BERLIN (AFP) — Germany and Israel on Wednesday paid posthumous tribute to two married couples who rescued Berlin Jews from the Nazis, at an emotional ceremony attended by four generations of the families’ descendants.
Israeli Ambassador Ron Prosor presented granddaughters of the rescuers with Righteous Among the Nations medals from Jerusalem’s Yad Vashem Holocaust memorial at the Berlin City Hall in the first such ceremony there in seven years.
Prosor, whose own family fled the Nazis for Israel in the 1930s, called the couples — Bruno and Anna Schwartze and Friedrich and Helene Huebner — “heroes in the fight for freedom.”
“Even in Berlin, where my father was born, there were people who fought for good and didn’t forget humanity and compassion,” he said.
Moritz and Henriette Mandelkern survived the Holocaust only thanks to the help of their neighbors, the Schwartzes, and the Huebners, a farming family.
The Mandelkerns lived in the capital’s Mitte district with their son Siegfried, who was imprisoned at Sachsenhausen concentration camp north of the city in 1939 and deported to Poland the following year.
It is believed he perished at Auschwitz.
To save his father, a tailor, from a similar fate, the Schwartzes took Moritz Mandelkern into the attic of their flat from December 1942 for 18 months.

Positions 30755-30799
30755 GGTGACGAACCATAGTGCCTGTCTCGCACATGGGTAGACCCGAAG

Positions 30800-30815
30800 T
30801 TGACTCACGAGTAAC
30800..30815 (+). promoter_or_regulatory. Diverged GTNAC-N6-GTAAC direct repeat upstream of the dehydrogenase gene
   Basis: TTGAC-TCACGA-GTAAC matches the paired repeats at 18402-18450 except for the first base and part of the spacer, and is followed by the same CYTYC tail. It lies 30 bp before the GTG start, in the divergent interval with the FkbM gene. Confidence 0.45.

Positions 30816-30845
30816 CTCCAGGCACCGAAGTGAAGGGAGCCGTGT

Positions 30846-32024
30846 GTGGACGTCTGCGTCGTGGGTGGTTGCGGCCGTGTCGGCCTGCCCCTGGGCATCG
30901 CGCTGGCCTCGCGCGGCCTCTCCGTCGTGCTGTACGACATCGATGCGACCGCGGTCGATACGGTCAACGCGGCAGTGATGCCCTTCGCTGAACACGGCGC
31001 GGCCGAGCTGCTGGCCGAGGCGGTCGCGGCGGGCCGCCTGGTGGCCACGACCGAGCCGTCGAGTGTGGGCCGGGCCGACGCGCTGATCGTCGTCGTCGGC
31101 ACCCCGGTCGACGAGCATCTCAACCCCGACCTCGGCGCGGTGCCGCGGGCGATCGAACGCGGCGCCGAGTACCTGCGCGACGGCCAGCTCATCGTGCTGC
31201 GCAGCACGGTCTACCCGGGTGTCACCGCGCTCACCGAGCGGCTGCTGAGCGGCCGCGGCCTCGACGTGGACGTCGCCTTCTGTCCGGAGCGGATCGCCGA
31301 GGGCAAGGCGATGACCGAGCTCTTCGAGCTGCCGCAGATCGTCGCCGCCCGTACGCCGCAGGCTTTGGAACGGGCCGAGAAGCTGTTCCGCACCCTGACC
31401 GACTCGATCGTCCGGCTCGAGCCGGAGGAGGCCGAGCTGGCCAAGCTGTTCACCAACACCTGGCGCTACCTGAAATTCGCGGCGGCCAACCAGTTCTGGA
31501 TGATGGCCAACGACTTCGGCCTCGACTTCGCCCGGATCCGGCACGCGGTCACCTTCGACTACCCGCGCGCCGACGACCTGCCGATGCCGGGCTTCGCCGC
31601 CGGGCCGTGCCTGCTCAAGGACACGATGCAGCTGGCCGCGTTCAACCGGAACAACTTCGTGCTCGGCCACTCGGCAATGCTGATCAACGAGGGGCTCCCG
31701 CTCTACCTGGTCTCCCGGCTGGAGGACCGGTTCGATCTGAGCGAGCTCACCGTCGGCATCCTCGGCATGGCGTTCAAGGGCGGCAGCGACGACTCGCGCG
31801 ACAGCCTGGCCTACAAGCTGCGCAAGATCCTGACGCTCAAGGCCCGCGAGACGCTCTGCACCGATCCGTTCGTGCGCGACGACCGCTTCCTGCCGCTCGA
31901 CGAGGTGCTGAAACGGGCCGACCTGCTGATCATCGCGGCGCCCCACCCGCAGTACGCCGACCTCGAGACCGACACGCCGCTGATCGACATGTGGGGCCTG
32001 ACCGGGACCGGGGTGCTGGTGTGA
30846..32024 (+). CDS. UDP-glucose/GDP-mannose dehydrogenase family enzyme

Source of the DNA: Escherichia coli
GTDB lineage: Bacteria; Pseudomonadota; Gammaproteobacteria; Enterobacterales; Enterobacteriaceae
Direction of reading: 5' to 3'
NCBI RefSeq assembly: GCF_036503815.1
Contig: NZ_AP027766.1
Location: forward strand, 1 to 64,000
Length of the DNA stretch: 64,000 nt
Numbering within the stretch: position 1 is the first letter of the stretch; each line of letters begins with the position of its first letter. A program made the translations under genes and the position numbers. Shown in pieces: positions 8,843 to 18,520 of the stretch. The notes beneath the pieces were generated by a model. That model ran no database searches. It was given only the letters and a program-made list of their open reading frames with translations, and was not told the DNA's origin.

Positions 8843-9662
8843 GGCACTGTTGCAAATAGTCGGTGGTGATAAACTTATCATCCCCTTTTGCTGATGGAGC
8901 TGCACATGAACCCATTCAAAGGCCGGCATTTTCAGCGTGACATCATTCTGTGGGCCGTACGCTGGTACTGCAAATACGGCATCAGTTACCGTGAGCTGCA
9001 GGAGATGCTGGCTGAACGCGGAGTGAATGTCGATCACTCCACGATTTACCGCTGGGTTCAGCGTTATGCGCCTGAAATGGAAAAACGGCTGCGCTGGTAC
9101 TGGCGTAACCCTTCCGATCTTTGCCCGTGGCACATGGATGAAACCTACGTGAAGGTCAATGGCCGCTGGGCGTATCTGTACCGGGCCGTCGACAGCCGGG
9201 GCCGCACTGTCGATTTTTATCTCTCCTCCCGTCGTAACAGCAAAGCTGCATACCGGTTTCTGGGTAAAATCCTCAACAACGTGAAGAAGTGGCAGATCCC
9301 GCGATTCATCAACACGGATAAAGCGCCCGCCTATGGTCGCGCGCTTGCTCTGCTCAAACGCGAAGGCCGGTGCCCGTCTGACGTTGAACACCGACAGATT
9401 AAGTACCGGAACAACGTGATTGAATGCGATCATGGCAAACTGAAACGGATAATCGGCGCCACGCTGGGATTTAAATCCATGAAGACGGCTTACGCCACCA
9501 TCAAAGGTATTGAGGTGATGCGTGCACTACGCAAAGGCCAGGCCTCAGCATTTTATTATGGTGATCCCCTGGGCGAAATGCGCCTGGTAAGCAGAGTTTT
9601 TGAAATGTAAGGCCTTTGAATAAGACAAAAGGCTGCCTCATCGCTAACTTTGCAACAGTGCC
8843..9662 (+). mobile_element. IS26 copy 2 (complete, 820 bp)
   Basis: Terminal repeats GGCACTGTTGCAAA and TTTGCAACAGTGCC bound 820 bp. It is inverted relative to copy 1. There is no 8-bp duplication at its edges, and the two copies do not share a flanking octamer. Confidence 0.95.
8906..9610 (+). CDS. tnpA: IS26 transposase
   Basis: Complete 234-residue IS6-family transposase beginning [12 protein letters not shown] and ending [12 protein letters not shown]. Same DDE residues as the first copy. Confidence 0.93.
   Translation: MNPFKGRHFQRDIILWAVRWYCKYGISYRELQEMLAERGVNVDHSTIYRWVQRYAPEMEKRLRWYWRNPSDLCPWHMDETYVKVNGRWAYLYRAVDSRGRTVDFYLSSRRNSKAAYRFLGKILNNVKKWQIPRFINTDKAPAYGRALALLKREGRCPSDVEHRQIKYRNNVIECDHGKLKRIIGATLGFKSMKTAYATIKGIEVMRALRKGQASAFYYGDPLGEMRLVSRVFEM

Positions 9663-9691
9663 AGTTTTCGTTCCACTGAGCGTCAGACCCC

Mandelkern never left his cramped hiding place during that time, fearing discovery by the Gestapo.
His wife Henriette found safe haven at the same time on the Huebners’ farm in the village of Gross-Schoenebeck, 50 kilometers (30 miles) away, where her cousin had already sought refuge.
After the home of the Schwartzes was badly damaged in the bombing, Moritz Mandelkern also fled to the farm where they were eventually liberated by the Red Army.
After the war, the couple volunteered helping displaced people arriving in Berlin.
Accompanied by the strains of Chopin’s “Tristesse,” the ceremony was also attended by local officials, school pupils and 27 descendants of the three families.
Cornelia Ewald, a great-granddaughter of the Schwartzes, said the couple had been deeply religious people.
“I don’t know if they saw themselves as heroes but they wanted to be role models,” she said. “I wish us all the courage to see our neighbors as human beings and stand by them in times of need.”
A granddaughter of the Huebners, Gundela Suter, said they would have hoped to never see “racial discrimination and war again in Europe.”
“Unfortunately that is far from the case.”
Daniel Mann-Segal, a Melbourne-based doctor who descended from the Mandelkerns, said the three families had grown close since their intertwined fates came to light.
Noting that many of his colleagues in Melbourne’s medical community were descendants of Holocaust survivors, he cited a “butterfly effect” from the “acts of moral courage” of those who helped them to escape, allowing their children’s children to now save lives.
Yad Vashem has since 1963 kept a historical record of non-Jewish people who risked their lives trying to save Jews from Nazi extermination, which claimed six million victims.
Among nearly 28,000 people recognized, only 640 were German.